The doctrine of equivalents’ existence, scope, and extent constitute a balance between a fair patent scope and public notice provided by the patent, as well as a balance between incentives to innovate and the costs of uncertainty. It eliminates the unfairness that could arise from an overemphasis on the precise language of patent claims, ensuring the patent’s protection. However, guiding rules such as the all elements rule, the tri-partite test (function, way, result), the insubstantial differences test, the obviousness test, and known interchangeability tests limit the doctrine’s application. They ensure that the doctrine does not take on a “life of its own, unconstrained by the patent claim” to offer protection not covered by the patent, obviating one of patents’ most crucial functions: providing unequivocal public notice of the patentee’s exclusive rights. It’s a legal measure that achieves a proportion between the inventor’s desire to keep a temporary monopoly and the public’s desire to “pursue innovations, creations, and fresh ideas beyond the inventor’s exclusive rights.”
Scope of the Doctrine
There are two criteria that go towards determining the doctrine’s scope.
1) The equivalency test, and
2) The legal prohibitions against equivalents.
Both of these phases must be completed in order to decide if a specific element of the accused product is equal to a specific claim limitation, as a specific element may pass a test for equivalents but still not be considered equivalent if it fails one of the legal limits.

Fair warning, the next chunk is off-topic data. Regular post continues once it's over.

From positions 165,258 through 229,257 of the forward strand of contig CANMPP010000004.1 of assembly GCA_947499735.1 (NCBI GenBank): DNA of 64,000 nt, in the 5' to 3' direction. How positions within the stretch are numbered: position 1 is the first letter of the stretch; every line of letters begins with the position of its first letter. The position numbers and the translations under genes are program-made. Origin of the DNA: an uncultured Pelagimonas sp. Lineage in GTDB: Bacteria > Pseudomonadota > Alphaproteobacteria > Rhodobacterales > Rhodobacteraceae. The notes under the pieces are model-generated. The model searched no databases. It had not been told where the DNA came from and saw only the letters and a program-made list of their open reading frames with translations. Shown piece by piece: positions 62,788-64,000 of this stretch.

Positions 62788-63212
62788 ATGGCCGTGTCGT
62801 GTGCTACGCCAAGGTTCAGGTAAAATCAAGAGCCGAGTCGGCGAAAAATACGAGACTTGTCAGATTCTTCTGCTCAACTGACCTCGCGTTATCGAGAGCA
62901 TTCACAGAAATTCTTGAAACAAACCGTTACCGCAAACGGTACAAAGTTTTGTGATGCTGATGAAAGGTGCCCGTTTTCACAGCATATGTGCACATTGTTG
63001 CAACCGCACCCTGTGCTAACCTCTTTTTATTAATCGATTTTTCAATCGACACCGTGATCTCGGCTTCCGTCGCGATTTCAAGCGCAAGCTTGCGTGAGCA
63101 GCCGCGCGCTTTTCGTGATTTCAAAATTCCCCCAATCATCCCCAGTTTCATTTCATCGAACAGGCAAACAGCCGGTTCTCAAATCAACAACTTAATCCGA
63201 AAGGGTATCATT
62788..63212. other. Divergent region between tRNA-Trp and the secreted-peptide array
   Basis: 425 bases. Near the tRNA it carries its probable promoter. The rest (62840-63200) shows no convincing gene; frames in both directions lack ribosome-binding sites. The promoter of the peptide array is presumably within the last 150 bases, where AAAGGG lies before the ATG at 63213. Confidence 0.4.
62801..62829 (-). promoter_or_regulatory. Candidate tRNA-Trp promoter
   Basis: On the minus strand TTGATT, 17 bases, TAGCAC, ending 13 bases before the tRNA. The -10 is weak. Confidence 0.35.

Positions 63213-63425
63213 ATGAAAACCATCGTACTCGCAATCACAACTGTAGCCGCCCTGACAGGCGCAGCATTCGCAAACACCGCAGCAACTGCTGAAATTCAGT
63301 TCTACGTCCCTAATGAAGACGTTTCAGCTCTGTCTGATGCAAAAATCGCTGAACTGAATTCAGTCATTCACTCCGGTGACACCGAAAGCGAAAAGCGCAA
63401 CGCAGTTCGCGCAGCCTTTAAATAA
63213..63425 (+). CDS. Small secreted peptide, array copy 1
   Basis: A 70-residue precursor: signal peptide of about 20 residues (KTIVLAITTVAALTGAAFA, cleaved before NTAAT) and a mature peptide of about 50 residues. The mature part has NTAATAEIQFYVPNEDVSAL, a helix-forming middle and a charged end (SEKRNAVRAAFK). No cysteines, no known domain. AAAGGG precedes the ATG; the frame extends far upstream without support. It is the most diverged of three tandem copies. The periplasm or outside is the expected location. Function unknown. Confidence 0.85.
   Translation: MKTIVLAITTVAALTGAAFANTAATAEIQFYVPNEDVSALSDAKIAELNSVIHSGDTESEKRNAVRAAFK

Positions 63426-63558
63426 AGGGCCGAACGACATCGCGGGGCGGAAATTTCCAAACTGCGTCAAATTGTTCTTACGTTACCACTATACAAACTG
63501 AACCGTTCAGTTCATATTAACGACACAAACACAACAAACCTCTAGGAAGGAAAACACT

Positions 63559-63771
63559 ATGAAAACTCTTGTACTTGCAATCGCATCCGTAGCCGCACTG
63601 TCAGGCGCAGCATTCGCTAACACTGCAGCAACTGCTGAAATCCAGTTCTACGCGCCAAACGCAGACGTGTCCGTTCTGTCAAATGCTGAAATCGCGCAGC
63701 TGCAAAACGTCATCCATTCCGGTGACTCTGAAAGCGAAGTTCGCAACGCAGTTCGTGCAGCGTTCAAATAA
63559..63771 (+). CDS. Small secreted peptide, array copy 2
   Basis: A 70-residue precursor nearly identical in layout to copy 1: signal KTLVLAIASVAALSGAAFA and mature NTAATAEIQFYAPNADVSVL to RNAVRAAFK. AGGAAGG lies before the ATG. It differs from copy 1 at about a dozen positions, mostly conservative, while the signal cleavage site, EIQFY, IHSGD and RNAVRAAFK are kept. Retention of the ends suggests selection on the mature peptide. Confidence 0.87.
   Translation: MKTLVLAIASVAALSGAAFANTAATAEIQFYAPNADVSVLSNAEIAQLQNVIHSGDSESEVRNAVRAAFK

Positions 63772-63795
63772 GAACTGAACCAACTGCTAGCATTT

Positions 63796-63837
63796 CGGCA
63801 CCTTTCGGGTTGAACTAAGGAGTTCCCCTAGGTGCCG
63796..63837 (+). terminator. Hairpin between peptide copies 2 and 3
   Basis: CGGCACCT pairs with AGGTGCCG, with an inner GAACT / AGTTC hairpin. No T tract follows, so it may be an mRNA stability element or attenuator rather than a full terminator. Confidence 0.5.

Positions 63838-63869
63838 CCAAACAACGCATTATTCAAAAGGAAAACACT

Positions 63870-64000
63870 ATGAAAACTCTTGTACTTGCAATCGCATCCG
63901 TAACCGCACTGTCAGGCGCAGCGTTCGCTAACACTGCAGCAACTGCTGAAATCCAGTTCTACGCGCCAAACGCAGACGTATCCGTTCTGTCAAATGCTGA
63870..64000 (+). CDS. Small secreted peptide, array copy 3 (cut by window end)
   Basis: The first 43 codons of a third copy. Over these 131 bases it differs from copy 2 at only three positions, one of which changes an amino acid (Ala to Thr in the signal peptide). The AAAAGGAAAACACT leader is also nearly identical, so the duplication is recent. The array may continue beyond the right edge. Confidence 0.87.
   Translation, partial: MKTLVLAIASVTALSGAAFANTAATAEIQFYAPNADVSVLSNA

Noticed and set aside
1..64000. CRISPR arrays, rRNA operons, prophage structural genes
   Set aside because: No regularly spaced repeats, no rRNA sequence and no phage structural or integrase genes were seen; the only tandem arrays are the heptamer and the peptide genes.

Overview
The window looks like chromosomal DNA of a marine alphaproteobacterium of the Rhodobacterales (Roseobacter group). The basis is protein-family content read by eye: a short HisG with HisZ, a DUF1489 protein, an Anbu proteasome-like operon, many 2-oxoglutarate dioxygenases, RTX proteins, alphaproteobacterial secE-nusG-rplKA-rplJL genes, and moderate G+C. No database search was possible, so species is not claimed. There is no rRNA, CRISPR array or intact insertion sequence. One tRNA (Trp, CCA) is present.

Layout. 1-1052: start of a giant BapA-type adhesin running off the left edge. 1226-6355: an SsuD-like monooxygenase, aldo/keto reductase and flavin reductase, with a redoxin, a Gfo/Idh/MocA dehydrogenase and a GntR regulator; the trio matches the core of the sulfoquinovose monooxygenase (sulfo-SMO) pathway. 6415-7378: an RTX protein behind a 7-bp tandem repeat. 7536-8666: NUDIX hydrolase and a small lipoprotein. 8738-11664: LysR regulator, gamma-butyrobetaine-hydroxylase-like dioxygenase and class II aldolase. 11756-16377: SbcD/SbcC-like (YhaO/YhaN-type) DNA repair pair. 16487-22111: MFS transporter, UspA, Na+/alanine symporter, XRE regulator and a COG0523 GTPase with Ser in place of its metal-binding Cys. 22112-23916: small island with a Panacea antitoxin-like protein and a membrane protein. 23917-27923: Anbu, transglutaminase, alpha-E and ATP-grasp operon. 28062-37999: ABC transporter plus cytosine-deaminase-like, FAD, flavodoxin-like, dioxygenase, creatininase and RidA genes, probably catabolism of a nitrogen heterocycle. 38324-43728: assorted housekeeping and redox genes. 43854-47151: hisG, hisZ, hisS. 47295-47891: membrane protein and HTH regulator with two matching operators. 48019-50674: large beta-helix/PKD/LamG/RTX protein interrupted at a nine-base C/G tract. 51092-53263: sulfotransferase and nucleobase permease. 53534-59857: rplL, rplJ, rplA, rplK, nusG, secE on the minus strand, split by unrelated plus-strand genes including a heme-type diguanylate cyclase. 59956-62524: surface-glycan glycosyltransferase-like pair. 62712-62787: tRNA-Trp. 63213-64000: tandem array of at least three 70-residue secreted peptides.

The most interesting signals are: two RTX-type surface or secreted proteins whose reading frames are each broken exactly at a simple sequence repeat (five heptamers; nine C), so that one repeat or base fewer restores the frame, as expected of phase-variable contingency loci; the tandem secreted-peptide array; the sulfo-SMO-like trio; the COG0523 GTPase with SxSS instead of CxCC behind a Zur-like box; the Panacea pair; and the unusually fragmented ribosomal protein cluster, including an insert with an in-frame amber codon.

The equivalency test:
To restrain the application of the doctrine, the
courts have developed five legal tests:
1) All elements rule,
2) Tri-partite test: Function, way, result,
3) Insubstantial differences test,
4) Obviousness test, and
5) Known interchangeability test.
These tests have been developed by the judiciary in different cases and are now ‘crystallized’ of sorts.
All Elements Rule:
‘Infringement may be proven (but is not always) if an accused device performs essentially the same overall function or work, in substantially the same way, to achieve substantially the same overall result as the claimed invention under the doctrine of equivalents. That does not, however, imply that claim constraints can be ignored. The ingredient substituted in the accused device for the element set out in the claim must not substantially modify the way the claimed invention’s function is performed to be considered a “substantial equivalent” as held in the case of Penwalt Corp. v. Durand Wayland Inc.
According to the “All Elements” test, the doctrine of equivalents must be applied to all individual elements of the claims, rather than the claimed invention as a whole. Every ingredient of the claimed invention, or its significant equivalent, must be proven to be present in the accused product or process. The doctrine of equivalents must be applied to individual aspects of the claim, not to the invention as a whole, because each element in the claim is deemed material to defining the scope of the protected invention. It is critical to ensure that the doctrine’s application, even to a single element, is not given such latitude that it effectively eliminates that element in its entirety.